Trump’s Plan to Leave a Major Arms Treaty With Russia Might Actually Be About China

Leaving the agreement clears the way for the U.S. to boost its conventional forces in the Pacific.

This aerial photo taken on Jan. 2, 2017, shows a Chinese navy formation, including the aircraft carrier Liaoning (C), during military drills in the South China Sea. (STR/AFP/Getty Images)
This aerial photo taken on Jan. 2, 2017, shows a Chinese navy formation, including the aircraft carrier Liaoning (C), during military drills in the South China Sea. (STR/AFP/Getty Images)

President Donald Trump’s proposal to pull out of a major U.S. arms control agreement with Russia is not just about Moscow, or nuclear weapons. The move also clears a path to boost America’s conventional forces in China’s backyard, according to arms control experts as well as current and former administration officials.

The Intermediate-Range Nuclear Forces (INF) Treaty, signed in 1987 by U.S. President Ronald Reagan and Soviet General Secretary Mikhail Gorbachev, prohibits the use of nuclear and conventional missiles with ranges between 500 and 5,500 km (300 to 3,400 miles). But since China has never been a signatory, it has been able to build up a vast arsenal of conventional weapons that now threaten freedom of navigation in the region, such as the DF-21 “carrier killer,” experts say.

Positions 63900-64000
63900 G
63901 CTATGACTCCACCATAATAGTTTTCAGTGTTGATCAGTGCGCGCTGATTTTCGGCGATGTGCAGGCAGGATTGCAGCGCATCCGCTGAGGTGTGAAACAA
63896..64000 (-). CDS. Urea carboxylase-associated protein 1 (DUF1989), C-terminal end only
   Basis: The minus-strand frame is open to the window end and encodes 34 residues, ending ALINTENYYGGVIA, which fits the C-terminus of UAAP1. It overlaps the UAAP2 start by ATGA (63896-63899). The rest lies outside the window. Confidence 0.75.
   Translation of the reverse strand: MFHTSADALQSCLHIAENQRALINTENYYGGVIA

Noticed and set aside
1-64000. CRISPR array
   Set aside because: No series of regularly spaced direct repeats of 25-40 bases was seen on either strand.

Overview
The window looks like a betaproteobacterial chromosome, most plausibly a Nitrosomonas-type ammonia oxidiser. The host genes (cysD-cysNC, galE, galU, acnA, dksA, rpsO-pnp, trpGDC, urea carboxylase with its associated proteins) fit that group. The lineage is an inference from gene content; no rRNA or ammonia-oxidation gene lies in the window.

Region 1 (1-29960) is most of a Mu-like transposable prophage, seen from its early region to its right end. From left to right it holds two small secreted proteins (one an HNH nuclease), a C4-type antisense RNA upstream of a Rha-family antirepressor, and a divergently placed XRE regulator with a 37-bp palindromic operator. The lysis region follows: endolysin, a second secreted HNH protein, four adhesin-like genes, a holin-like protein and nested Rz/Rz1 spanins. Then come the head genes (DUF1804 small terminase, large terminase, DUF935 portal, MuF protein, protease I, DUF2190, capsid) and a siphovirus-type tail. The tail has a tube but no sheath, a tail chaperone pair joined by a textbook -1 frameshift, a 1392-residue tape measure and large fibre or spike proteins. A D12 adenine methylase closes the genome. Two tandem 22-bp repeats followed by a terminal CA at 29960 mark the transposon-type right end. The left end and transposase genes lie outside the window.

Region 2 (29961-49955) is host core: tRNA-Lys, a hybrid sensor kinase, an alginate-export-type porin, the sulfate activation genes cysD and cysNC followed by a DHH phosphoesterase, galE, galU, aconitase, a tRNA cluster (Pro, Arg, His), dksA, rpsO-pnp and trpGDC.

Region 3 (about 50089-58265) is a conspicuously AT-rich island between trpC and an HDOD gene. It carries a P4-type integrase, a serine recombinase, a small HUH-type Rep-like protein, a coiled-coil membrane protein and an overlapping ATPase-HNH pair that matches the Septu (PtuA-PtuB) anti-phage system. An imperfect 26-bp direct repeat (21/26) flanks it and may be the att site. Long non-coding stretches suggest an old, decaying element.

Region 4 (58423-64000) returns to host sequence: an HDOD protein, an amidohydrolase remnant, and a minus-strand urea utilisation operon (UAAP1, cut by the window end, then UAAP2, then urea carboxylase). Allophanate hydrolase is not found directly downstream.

Beijing already has conventional ballistic and cruise missiles that can strike major U.S. facilities in the region, such as Kadena Air Base in Japan. It is also developing stealth combat aircraft. As a result, U.S. and allied assets in the Pacific are being pushed further and further offshore, and Beijing is able to continue its buildup in the South China Sea unabated.

The proposal to pull out of the INF Treaty, which is still not a certainty, would allow the United States to compete with China in building conventional weapons currently banned under the agreement, the officials and experts said. These weapons—likely mobile, ground-launched, medium-range ballistic missiles operated by the Army—could be stationed on islands in the Pacific Ocean to help counter Chinese aggression, according to one current administration official.

“The military balance in the Pacific is going in the wrong direction,” said Elbridge Colby, the director of the defense program at the Center for New American Security, who served in the U.S. Defense Department as the deputy assistant secretary of defense for strategy and force development until earlier this year. “The scale of the Chinese military buildup is so significant and so advanced that we need to use every potential arrow in our quiver.”

While the United States currently relies on its Navy ships and Air Force bombers for deterrence in the region, Army artillery would likely be a key component of this buildup. Deploying intermediate-range ground-launched systems to the region would add a more versatile, survivable force that could help offset the Chinese military buildup, Colby stressed.

“It gives us a tremendous amount of additional options,” the current administration official said.

National Security Advisor John Bolton may be driving this line of thinking. In a 2011 Wall Street Journal op-ed, Bolton advocated abandoning the INF Treaty and pointed to China as a justification. He warned that China’s rapidly growing missile arsenal imperils allied and U.S. forces in the Pacific.